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August 2, 2005

BLEAK HOUSE: Do it like Dickens

An epic chiller-thriller wound around a bitter legal battle comes to BBC1 this autumn in bite-sized pieces - just as its author intended 150 years ago. Christina Pishiris reports

A row of well-worn riding boots abandon the struggle to stay upright. They flop against the leg of a table, on which sit a Victorian candle- stick, candles and an iron poker. Beside them is a cordless power drill. This may be Dickens for the 21st century, but electric tools have generally been kept out of shot.

It's the home stretch for a long shoot entering its last month. It's taking 21 weeks of filming to get such a big book to the small screen. Bleak House requires twice the usual amount of air-time for a costume drama: eight hours will roll out in half-hour segments twice a week come autumn.

Although "fiendishly unwieldy and complicated," according to writer Andrew Davies, Bleak House will be in the heart of the BBC1 schedule. And it's aimed at the same audience as Eastenders. In fact, one or two faces from the Square, including Charlie Brooks, are in the cast. "We wanted to tackle a classic in a different way," says Laura Mackie, BBC head of drama series and serials. "We wanted to draw in an audience who might feel costume drama is a bit alienating, a bit posh for them."

It follows the BBC's successful revamping of The Canterbury Tales and coming soon is an updated series of Shakespeare plays. But before purists throw down their Daily Mails in disgust, Bleak House is staying firmly rooted in the 19th century and Mackie is adamant it won't be "Dickens-lite." As well as drama doyen Davies, the producer is period- piece heavyweight Nigel Stafford-Clark, via his company Deep Indigo. The two previously teamed up for the BBC's The Way We Live Now and He Knew He Was Right.

The decision to do Bleak House in short sharp shocks was influenced by the way Dickens wrote. "It was written for serialisation," says Stafford-Clark. "And it suddenly occurred to me, why not do it the way he did it, in 20 episodes?" And after reflecting that no broadcaster could commit to 20 hours, it was quickly decided to go for half-hours.

Davies looked at the book anew to see how it could be broken down. The first thing was to find 20 cliff-hangers, which would give each episode its popular appeal. As he worked through it, it became clear that it was best divided into fewer parts. "Andrew could get through the material faster than Dickens because contemporary audiences absorb information more quickly," says Stafford-Clark. 16 felt right, recalls Davies, allowing a quicker pace leading to a "slap-bang finish."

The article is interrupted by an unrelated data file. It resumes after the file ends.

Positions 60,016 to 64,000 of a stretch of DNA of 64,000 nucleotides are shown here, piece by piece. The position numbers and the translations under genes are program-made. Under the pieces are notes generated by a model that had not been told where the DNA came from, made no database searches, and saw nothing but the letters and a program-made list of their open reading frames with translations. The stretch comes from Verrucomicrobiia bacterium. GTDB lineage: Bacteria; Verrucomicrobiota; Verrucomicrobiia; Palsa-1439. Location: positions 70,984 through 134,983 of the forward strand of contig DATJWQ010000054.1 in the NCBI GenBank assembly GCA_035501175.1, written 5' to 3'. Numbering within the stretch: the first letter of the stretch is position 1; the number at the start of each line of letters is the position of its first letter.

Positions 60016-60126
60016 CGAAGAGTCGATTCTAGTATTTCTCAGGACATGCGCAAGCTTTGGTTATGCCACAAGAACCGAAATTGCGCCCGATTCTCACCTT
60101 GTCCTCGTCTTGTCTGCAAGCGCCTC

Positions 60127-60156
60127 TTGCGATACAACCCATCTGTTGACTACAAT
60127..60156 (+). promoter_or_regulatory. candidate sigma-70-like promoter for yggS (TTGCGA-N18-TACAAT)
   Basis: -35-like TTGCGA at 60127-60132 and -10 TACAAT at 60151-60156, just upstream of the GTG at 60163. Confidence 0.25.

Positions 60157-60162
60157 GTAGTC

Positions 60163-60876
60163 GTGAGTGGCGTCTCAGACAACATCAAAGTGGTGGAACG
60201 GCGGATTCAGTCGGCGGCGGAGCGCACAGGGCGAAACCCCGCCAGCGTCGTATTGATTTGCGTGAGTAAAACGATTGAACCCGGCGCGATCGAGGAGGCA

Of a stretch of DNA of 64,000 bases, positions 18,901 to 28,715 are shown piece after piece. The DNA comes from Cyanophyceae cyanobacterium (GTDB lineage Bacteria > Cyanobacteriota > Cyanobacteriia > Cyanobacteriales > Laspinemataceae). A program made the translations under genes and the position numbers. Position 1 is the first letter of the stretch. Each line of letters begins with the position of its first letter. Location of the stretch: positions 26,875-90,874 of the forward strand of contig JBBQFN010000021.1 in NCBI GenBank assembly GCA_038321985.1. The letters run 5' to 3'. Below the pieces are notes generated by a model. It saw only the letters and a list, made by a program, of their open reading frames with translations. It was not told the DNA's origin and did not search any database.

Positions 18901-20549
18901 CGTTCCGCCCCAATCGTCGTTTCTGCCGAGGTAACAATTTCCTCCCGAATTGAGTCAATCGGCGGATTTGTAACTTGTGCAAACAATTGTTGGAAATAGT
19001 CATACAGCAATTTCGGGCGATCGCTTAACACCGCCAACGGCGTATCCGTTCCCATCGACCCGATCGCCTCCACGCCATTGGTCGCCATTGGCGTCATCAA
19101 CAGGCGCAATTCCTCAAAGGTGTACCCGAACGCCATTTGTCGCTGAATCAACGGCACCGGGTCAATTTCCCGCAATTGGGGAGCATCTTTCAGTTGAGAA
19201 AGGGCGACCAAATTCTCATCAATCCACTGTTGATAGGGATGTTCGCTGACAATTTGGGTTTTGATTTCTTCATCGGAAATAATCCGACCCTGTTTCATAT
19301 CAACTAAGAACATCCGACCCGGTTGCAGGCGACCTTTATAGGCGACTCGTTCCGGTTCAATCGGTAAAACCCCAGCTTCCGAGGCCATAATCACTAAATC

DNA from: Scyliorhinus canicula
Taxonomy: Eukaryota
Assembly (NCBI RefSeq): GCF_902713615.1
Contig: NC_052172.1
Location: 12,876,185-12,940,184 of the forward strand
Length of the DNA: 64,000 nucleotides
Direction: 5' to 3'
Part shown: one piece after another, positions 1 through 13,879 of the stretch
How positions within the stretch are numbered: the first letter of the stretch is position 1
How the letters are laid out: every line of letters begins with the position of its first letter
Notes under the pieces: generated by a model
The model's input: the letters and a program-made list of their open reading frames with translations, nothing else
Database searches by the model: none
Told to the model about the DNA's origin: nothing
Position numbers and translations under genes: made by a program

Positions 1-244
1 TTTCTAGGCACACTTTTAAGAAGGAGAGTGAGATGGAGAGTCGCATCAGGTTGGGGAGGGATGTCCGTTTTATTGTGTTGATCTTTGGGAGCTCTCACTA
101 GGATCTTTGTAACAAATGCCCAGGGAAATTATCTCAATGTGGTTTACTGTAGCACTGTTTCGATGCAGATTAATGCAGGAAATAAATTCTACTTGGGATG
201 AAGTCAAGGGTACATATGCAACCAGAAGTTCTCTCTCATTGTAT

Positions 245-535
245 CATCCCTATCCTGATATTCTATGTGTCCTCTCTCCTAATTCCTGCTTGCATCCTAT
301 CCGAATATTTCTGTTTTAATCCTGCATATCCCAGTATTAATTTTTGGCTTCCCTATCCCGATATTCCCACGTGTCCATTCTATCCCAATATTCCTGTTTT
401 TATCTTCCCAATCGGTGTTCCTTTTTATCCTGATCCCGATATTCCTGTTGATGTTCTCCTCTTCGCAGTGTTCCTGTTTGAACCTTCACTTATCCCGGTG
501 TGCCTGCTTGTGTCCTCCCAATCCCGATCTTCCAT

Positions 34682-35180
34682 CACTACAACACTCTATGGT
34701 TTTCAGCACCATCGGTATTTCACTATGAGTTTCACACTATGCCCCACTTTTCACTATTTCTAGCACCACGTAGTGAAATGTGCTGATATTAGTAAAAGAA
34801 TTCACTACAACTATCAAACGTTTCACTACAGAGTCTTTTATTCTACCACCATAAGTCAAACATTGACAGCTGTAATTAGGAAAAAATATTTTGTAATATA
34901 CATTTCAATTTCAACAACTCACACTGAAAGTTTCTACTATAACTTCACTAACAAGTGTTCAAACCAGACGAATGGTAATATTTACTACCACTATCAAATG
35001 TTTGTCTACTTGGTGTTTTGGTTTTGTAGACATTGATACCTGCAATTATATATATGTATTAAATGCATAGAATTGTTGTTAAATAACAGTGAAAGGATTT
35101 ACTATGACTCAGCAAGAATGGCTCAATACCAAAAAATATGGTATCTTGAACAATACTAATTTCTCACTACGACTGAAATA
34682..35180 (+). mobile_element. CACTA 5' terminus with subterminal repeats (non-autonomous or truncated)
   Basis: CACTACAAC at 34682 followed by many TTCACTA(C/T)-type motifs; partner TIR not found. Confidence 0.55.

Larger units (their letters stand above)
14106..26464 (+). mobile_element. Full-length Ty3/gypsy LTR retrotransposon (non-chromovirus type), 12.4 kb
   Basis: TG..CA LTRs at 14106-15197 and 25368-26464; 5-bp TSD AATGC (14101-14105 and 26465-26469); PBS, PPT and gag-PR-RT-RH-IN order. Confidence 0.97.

Davies has rarely written half-hour shows, but he took quickly to the format ("for one thing, you finish an episode more often, so there's more occasion to have a drink"). He found himself borrowing elements from soap operas - "the lengths of scenes and the speed of movement." And the approach worked well with so many of characters (80, 40 of them principals) and multiple storylines.

"Bits of it lend themselves very well to an Albert Square treatment," he says. "They don't say 'Let's all go down to the Vic and have it out!' but there's the area around Chancery where quite a few of the characters live and a lot of the business is done. So I thought of those streets and squares around Chancery as our Albert Square."

When the action was in Chancery, Davies could put other characters in the background, and as they passed one another, the narrative could switch to the new face. That way he hid the seams between storylines and ensured all the leads got their share of screen-time in each half- hour.

With the scripts in safe hands, Stafford-Clark had to think about how to shoot on the funds available. The BBC is tight-lipped on the money issue. "There's never enough to go round, and at the moment we are being asked to be more competitive, which is a challenge," says Mackie. The reported figure of 8m is unsubstantiated, she adds.

The budget felt small, admits Stafford-Clark, but he understood the BBC's position. "You couldn't possibly do it at the same budget lever per-hour as you would for a four-hour Sunday-night classic adaptation because we're doubling the hours," he says. Logistically, that meant 13 days to film one hour instead of the usual 16 or 17 (or, put another way, four or five pages a day instead of three). "From the point of view of just getting through the material, it's the toughest shoot I've ever been on."